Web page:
June 1915. Bussa, Borgu in Nigeria. The British ruled Nigeria and other colonies in Africa through the tribal rulers already in place. The approach was supported by Frederick Lugard as a means to bolster native support for indirect rule. However, British rule and aggressive taxing would lead to the Bussa Rebellion.
THE BUSSA REBELLION
Bussa’s emir, Kitoro Gani wasn’t viewed favorably by the British and he was replaced by an installed administration. The emir’s governing area was split up into districts and ran by administrators. Their job was to gather taxes–recently implemented–from Bussa’s subjects. With a new governing proxy, the British made more and more financial demands of the Borgu capital city. As a result, the Bussa rebellion kicked off and panic ensued.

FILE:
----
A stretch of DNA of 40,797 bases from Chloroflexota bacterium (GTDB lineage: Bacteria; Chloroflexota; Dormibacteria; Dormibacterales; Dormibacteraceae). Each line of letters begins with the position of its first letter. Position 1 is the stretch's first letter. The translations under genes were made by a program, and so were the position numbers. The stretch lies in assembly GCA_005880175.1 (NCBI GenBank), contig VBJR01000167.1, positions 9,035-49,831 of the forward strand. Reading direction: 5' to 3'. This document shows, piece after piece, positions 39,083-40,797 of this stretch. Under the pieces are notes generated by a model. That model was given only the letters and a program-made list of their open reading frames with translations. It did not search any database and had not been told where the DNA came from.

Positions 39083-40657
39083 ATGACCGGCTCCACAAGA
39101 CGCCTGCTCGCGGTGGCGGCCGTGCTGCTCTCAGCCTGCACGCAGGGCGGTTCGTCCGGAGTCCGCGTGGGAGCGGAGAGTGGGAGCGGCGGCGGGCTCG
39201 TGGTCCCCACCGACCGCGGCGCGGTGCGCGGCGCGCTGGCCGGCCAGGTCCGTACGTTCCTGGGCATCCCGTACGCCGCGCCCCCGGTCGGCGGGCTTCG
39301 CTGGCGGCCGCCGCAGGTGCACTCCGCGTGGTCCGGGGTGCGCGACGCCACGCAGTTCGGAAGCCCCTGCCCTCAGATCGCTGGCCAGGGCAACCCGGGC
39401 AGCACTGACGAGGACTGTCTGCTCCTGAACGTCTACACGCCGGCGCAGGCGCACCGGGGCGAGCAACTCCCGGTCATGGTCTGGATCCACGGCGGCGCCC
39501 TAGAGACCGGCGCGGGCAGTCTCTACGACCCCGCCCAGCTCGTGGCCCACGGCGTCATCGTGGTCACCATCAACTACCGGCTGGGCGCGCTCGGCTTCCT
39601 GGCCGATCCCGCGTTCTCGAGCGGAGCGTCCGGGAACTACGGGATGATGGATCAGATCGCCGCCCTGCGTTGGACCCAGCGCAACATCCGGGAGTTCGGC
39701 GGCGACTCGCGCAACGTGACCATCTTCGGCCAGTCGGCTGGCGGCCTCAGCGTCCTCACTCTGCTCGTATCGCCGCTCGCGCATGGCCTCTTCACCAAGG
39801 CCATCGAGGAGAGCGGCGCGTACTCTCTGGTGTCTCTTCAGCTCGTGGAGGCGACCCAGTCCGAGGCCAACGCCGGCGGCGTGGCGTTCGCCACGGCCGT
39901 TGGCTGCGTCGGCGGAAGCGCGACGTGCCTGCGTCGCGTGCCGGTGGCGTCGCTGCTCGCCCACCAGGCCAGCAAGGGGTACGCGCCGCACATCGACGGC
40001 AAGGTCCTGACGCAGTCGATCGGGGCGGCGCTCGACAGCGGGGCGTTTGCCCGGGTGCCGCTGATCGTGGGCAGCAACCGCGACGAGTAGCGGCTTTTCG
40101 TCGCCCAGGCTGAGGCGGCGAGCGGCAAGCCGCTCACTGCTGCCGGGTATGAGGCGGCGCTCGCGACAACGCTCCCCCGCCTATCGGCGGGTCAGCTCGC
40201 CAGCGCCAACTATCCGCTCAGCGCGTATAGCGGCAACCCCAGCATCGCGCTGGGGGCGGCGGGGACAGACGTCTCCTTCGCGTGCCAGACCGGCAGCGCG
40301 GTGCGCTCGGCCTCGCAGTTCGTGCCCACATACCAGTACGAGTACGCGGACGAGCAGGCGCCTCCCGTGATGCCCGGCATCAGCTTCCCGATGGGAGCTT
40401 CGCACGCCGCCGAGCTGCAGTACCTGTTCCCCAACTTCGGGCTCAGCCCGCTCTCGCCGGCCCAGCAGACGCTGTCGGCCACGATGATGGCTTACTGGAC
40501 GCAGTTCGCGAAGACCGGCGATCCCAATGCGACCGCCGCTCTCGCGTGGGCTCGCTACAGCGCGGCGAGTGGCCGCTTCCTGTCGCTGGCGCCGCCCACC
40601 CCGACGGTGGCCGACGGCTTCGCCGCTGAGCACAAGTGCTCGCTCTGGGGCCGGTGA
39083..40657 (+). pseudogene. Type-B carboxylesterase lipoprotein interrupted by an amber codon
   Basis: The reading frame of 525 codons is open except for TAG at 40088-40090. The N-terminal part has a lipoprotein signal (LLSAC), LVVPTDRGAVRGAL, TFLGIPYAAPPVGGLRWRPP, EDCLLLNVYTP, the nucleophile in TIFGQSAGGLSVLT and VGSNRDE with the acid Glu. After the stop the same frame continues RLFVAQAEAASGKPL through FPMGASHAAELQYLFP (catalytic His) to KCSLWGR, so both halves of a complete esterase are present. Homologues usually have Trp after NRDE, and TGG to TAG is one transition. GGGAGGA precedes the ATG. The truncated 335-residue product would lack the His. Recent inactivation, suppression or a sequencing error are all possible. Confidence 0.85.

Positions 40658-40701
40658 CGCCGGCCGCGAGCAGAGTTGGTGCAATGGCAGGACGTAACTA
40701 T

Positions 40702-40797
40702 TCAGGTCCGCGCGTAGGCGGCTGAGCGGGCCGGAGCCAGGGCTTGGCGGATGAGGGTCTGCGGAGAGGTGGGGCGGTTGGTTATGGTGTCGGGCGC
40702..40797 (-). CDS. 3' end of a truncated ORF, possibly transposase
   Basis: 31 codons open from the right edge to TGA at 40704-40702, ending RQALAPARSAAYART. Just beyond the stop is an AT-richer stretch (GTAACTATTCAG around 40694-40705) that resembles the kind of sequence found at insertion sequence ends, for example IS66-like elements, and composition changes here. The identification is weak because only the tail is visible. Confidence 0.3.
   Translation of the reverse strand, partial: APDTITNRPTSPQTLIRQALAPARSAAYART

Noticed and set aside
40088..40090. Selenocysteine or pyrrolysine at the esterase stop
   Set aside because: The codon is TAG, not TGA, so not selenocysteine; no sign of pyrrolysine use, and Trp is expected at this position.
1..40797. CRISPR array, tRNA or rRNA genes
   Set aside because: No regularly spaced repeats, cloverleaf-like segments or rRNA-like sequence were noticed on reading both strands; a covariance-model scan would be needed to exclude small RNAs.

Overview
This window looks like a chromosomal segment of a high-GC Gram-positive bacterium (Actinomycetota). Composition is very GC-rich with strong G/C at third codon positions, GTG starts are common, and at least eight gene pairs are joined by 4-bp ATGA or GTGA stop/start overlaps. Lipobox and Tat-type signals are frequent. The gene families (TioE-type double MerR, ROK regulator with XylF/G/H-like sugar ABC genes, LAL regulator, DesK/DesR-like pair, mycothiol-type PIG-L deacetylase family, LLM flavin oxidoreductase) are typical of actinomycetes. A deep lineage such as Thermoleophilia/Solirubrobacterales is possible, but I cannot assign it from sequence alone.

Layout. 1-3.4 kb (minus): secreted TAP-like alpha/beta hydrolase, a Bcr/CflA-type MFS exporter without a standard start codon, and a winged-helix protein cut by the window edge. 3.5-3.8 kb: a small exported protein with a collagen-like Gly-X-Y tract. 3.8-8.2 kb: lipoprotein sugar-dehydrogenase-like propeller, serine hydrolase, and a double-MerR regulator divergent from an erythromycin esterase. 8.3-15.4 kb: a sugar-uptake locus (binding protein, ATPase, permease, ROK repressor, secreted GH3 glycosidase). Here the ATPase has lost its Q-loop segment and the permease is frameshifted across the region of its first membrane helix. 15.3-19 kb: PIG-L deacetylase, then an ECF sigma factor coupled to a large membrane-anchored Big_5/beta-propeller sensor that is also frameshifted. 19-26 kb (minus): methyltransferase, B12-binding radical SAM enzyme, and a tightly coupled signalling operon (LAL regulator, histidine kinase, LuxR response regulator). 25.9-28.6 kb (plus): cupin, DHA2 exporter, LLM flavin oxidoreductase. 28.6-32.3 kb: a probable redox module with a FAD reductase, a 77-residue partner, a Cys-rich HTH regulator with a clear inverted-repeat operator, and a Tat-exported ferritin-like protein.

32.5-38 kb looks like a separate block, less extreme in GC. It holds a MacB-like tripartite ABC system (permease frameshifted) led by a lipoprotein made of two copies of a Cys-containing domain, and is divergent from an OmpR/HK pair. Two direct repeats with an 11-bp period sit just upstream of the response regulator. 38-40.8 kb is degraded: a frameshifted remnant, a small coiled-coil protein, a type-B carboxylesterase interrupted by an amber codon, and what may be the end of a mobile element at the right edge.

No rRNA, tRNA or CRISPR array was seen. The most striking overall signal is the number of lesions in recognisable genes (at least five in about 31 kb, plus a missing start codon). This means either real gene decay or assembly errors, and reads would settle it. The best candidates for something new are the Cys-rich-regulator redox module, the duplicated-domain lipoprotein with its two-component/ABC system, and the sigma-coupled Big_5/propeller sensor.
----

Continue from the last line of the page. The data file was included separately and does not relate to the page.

Firs, the rebels killed members of the installed administration. Those who fled were able to inform the British what happened. Since rebellion and war of any kind undermines and weakens colonial power—see the Mexican War for Independence or Haiti—Britain would have to respond.
The problem was that Britain had just entered World War I and dealing with conflicts on multiple fronts is a terrible idea. Regardless, a makeshift force of Nigerian law enforcement and soldiers from the West African Frontier Force was established and moved to quell the Bussa rebellion. The British forces had no causalities during the situation.
This wouldn’t be last incident of anti-rule rebellion in the Africa-based colonies nor would it be the worst with the short Adubi War in Nigeria occurring three years later. This war was a result of the British taxing the native populace.